What’s next for Reddit? After the abrupt dismissal of a popular staff member saw its volunteer moderators take hundreds of the site’s most popular communities offline in protest, some users have speculated that this is the beginning of the end for the community-driven news site.
But there’s another, far more radical vision for Reddit (or a site just like it): A decentralised, bitcoin-powered community that is impossible to shut down, impossible to censor.
It’s the free speech advocate’s dream — and it’s not as unrealistic as you might think.
Similar projects are already thriving, and two new blog posts published on Sunday have made clear just how close we already are.
Bitcoin, meet Reddit
First we have Fred Wilson, a prominent venture capitalist at Union Square Ventures. Wilson suggests taking one of the underlying principles of bitcoin — the blockchain — and applying to Reddit. The blockchain, if you’re unfamiliar with it, is a decentralised ledger that stores every transaction made on the bitcoin network. It means there is no need for a central bank to keep a record of who’s spending what, because everyone has the record. It also means that because everyone has a copy, it is all but impossible to censor.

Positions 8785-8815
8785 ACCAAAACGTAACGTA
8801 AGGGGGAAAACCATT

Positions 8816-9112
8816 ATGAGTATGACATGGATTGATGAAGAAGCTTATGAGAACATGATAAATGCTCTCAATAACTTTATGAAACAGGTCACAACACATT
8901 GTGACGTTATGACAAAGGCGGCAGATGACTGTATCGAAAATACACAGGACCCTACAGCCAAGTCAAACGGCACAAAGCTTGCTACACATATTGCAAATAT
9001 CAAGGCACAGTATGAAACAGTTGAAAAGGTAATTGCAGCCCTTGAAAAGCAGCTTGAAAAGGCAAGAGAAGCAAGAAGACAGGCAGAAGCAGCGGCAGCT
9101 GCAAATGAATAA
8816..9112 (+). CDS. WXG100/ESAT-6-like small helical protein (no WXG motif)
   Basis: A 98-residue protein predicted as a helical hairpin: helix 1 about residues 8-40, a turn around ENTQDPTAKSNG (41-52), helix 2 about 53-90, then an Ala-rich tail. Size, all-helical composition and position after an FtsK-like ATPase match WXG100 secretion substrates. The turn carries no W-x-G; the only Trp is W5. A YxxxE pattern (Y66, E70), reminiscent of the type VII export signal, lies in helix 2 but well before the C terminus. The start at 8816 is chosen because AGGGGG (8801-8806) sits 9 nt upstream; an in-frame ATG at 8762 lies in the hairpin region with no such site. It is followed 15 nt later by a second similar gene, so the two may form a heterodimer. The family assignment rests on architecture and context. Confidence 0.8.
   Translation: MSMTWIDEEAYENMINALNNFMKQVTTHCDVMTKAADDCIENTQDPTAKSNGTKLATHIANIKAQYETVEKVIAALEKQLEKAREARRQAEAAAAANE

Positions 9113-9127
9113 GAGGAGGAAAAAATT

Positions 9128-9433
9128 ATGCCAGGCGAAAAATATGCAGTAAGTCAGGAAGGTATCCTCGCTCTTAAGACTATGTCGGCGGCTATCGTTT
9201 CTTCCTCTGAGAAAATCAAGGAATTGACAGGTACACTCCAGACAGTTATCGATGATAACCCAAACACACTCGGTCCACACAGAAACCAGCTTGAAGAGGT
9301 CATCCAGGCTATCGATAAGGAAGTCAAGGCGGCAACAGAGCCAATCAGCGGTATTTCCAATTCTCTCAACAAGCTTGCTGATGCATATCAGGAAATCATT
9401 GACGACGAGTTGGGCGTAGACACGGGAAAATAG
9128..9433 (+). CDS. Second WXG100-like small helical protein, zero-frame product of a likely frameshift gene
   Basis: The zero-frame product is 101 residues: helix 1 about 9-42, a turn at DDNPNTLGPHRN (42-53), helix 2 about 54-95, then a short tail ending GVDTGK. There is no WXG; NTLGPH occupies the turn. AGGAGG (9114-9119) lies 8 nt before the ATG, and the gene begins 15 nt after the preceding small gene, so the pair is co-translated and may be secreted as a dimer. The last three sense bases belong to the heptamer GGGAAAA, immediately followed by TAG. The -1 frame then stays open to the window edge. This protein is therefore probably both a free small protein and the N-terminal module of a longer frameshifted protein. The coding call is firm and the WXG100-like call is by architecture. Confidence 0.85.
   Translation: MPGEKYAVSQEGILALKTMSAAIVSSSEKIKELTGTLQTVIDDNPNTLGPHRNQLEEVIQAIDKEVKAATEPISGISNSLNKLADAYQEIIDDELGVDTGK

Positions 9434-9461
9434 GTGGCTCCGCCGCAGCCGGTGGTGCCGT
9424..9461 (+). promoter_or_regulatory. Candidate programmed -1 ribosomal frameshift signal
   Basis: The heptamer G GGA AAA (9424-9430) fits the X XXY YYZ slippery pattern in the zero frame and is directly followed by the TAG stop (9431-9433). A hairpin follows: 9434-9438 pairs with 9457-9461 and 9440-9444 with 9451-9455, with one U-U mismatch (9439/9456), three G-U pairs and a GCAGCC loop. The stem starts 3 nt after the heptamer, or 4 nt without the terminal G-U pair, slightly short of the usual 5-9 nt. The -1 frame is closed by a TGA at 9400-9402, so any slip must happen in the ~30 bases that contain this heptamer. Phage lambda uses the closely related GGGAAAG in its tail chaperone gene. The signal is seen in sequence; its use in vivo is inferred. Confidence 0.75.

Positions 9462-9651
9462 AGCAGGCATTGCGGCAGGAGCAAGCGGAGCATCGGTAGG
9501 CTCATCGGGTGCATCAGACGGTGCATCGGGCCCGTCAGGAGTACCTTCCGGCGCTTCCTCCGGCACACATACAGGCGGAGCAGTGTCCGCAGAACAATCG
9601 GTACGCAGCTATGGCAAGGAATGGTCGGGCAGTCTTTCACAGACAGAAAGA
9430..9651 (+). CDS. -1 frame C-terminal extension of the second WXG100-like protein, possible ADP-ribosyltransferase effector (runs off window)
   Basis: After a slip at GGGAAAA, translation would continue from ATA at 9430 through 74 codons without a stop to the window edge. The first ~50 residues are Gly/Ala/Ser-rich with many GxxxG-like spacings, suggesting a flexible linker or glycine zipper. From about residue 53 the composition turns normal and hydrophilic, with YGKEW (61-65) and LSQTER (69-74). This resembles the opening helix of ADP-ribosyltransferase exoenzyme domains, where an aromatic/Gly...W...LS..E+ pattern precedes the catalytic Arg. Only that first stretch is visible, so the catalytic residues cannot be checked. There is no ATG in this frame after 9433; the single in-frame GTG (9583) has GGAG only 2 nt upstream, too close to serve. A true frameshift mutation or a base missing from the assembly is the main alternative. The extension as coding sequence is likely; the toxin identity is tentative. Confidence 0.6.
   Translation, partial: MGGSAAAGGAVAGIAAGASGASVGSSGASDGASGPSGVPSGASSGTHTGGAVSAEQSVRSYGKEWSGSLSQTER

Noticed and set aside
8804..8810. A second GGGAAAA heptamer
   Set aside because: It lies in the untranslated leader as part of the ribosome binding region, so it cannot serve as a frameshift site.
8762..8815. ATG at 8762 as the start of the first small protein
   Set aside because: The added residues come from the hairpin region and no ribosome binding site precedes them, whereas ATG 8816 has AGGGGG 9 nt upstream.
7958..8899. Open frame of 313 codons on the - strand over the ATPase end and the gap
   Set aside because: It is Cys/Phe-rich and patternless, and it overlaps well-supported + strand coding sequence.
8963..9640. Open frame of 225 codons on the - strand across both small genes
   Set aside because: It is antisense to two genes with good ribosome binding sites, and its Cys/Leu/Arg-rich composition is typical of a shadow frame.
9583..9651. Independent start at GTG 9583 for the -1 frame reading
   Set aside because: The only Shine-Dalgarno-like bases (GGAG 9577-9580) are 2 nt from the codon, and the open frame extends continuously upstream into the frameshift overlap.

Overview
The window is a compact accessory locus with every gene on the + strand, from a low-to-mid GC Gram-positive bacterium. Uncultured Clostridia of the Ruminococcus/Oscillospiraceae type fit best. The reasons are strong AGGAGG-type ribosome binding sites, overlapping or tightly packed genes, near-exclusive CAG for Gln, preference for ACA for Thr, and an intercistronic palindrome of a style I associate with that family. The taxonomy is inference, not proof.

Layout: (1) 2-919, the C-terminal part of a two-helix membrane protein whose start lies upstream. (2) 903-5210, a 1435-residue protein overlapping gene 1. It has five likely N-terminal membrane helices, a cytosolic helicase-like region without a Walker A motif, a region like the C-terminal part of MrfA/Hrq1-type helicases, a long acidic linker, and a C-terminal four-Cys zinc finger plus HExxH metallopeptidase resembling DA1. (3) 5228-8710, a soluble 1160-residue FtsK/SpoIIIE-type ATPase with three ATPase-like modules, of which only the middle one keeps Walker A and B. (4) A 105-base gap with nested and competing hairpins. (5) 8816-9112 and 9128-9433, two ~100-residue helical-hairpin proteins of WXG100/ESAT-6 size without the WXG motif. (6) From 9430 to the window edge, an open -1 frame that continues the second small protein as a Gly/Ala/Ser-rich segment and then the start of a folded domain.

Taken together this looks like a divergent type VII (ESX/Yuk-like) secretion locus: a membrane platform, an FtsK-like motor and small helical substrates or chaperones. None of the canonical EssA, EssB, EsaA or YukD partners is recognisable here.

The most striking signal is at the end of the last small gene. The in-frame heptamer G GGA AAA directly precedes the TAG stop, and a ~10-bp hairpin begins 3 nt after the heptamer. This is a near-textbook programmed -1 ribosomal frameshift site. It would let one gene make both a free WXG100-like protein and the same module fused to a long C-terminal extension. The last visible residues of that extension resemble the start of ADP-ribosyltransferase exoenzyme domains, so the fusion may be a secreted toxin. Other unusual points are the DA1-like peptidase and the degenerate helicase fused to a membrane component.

Apply that principle to Reddit and it gives you a community, collectively powered by its users, that is impossible to censor. It’s the techno-libertarian dream of effectively limitless free speech.
Many of Reddit’s recent woes have come from the tensions that have risen between the site’s support of free speech, and the reality of having to police a website for abusive, offensive, or illegal content. (Many users were outraged when the site banned r/FatPeopleHate, a community dedicated to — you guessed it! — hating fat people.)
Wilson suggests that, actually, “it may be that there is no viable middle ground between a centrally controlled media platform and an entirely decentralized media platform. You are either going to police the site or you are going to build something that cannot be policed even if you want to.”
He goes on: “The interesting thing about an entirely decentralized media platform is that you can have clients that choose to curate, police, and censor and clients that choose not to … The demand is there. The supply (technology) is there. And we’ve seen a bunch of teams working on this. I think one or more will get it right. And I think that will happen soon.”
This isn’t just a thought experiment
Interesting hypothetical idea, right? Well, it gets a lot more exciting when you take into account the fact that Reddit has previously tried to do exactly this.